William Kentridge at Marian Goodman Gallery

Installation view. (Courtesy Marian Goodman Gallery)

Installation view. (Courtesy Marian Goodman Gallery)

A text composed entirely of titles, a history that refuses to be past and the unquenchable yearning of the recto for the verso. Construction paper fills the screen at the beginning of William Kentridge’s astonishing and devastating new animated video. On a seamless palimpsest of pencil lines and disappearing smudges rest a black book and a short, red pencil. The artist’s hands, his right middle finger stained with black ink, reach in to open what claims, on its pasted-in title page, to be a “Cyclopædia of Mechanics” but is revealed, once open, to be a three-column dictionary. We hear a sad, simple round of repeating chords, played on the piano by Neo Muyanga. A brief, foreshadowing glimpse of the pages’ headings, “Nameless—Namely—Narcotize,” and then the video’s title appears in large, sans serif letters floating over a page headed “Ne’er Do Well—Negro: 2nd Hand Reading.”

Europeans settled violently in Africa, black typewriters, corvid scavengers and drawing with a brush and ink. Areas of accidental overlap in language, where a single term, thanks to some older metaphor now faded into the background, can be used to mean two things at once. Tenderness, injustice, helplessness, despair. Stripping away the context from a knot of doubled meaning until it means nothing but itself—but that, even more intently.

The gallery’s front room is filled with devices assembled from turntables, Singer sewing machines and antique wooden tripods, each waiting until a hand turns its handle or foot pumps its pedal to begin singing vocal music through a metal megaphone or silently waving a white flag. Despite their mechanical construction, these figures are really made of words, and looking down on them from a grid of torn-out book pages is a three-and-a-half-foot-high, India-ink crow. Because each of the pages was drawn separately, this crow fits together only roughly, with little jogs and overlaps. A herald of death that can also pick locks, the power of shapes to emerge from disparate dumb pieces and the persistence of gaps that can never be bridged. A dozen other patchwork drawings of massive trees are adorned with phrases: “News of Death Is Never Untrue” or “Productive Mistranslation.” From the crow’s mouth hangs a slip of paper that reads, “Whichever Page You Open, There You Are.”

As the pages of Second-hand Reading flicker past, Mr. Muyanga sings movingly, in Sotho, about a South African police massacre. The video’s mechanism doubles its meaning: Each stop-motion frame uses a different page of the dictionary, which then appears just long enough to be recognized as individual but not long enough to be held onto. Other phrases appear on recto or verso in alternation with the artist’s animated drawing of himself. In his usual black pants and white shirt, Mr. Kentridge walks steadily in place while getting nowhere, walks directly over a series of side chairs or stands and looks down thoughtfully. “Performing the Meaning’s Absence,” “Thinking on One’s Feet,” “Whichever Page You Open, There You Are.” We ask ourselves what makes us human, what it means that we live and die, when it’s the question itself that defines us and our lives couldn’t mean anything more or better than themselves. But our questions lose none of their urgency for knowing this.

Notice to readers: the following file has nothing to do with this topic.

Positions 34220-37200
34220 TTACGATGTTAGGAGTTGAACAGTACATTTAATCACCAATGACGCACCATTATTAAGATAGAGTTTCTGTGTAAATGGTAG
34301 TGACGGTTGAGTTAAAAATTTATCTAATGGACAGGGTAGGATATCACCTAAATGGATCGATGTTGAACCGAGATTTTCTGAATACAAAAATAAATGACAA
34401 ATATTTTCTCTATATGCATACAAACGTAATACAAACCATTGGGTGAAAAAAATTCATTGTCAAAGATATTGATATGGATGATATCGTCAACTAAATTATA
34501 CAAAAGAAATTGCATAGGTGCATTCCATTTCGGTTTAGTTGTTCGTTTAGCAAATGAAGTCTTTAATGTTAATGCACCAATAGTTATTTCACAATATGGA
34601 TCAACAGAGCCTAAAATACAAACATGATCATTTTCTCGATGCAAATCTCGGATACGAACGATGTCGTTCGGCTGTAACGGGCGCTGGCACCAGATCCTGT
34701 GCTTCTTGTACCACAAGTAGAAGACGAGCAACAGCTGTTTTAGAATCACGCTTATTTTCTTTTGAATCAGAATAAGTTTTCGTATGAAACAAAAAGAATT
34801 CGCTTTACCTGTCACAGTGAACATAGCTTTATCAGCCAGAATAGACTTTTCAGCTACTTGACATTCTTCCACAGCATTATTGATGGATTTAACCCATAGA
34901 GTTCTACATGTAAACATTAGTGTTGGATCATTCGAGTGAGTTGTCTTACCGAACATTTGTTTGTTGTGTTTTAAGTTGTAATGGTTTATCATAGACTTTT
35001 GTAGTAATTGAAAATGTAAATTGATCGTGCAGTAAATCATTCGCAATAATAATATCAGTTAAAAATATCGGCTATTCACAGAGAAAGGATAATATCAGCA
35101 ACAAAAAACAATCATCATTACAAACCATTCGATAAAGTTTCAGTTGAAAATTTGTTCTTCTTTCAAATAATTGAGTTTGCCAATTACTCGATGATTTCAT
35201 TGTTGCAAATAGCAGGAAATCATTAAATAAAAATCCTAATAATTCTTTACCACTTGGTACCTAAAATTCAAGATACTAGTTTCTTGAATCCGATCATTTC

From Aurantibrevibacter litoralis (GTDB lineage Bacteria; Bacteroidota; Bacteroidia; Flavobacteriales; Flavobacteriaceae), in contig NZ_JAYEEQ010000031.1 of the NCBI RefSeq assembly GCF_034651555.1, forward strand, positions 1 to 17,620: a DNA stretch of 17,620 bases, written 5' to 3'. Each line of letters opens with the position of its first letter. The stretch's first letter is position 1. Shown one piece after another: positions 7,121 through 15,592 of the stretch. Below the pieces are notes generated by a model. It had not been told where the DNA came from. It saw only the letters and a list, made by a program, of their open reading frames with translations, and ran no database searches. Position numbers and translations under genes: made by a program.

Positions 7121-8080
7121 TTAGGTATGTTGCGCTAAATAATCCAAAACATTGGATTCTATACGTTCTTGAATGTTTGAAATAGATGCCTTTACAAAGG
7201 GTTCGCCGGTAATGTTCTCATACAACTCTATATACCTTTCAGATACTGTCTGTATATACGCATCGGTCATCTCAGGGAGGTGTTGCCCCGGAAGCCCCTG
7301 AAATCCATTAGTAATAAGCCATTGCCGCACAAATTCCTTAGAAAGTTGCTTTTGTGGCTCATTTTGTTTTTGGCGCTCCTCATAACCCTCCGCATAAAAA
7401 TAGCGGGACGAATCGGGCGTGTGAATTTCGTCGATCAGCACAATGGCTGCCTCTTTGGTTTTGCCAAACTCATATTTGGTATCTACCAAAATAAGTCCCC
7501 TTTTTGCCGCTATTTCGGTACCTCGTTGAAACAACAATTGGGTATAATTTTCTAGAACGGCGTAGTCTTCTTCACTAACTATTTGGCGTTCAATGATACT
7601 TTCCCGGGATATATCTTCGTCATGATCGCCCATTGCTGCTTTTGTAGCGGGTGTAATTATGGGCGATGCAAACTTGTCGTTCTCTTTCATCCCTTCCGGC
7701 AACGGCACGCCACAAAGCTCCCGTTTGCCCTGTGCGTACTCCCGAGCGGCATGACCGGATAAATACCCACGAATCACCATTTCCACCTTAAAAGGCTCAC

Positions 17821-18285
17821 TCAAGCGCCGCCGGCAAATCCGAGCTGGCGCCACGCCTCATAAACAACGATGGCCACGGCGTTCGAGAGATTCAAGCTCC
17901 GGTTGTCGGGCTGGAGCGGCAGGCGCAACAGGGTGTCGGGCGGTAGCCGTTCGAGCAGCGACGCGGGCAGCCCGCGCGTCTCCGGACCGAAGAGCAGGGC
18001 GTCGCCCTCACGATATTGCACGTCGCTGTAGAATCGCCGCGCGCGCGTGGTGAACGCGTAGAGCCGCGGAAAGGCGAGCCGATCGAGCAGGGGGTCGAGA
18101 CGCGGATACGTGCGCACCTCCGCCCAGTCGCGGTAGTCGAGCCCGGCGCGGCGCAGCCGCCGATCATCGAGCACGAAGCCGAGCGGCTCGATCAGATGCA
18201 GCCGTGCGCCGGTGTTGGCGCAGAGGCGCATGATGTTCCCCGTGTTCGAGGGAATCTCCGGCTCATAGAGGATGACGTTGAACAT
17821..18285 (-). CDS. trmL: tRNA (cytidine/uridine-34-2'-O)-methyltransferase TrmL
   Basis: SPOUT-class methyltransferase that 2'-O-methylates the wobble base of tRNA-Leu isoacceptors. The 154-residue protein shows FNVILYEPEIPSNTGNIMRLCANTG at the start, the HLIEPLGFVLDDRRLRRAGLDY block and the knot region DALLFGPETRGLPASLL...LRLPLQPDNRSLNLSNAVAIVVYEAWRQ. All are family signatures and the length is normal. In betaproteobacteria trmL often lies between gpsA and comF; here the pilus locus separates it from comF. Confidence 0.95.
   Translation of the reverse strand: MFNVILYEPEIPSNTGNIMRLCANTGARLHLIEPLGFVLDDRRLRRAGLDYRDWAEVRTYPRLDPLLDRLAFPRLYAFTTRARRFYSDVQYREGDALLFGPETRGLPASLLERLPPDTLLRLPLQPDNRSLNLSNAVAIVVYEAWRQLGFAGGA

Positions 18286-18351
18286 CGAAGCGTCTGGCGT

After a burst of shapes in transparent colors, the words “So” and “When,” another ampersand and a black Malevich cross transformed by the addition of a dash into a plus sign, the book proposes, “Let the Drama Begin at the End: Start With the Death of Othello & Desdemona.” Is it an act of hope or of despair to recognize that nothing is ever over? Mr. Kentridge’s drawing of himself is joined by a black man in white pants and a dark jacket, with dark bandanas tied under his knees. He runs in slow motion, seeming to levitate for a moment at each apogee. Scenes of the South African bush, marked with red power lines, unfurl across both pages. Two dancers, sometimes female, sometimes male, their breasts marked with black crosses, wave white flags marked with a telegraphic dot and dash. A few gestural blots of ink double Mr. Kentridge walking, and typewriters, crows, Moka coffee pots, megaphones, globes, Malevich crosses and all of Mr. Kentridge’s other totemic double stand-ins for the prototypical human being flicker past rapidly. A leafy tree, verso, and a man carrying an oil drum, recto, each rotate to become a man with drum, left, and tree, right, and then continue rotating to resume their original forms. (These and other perpendicular doubles are repeated in bronze, a series of nine forming a sculpture called Rebus.) Two conical megaphones become two bowls of fruit. The dancers fade into dancing trees. “A Grammar of the Word,” “A Grammar of the World” and “A Grammar of the Wound.” One of the dancers writhes on the ground in stroboscopic agonies of death. “A Constructed Invisibility.” The dancer’s dead body becomes the ground. (Through Oct. 26)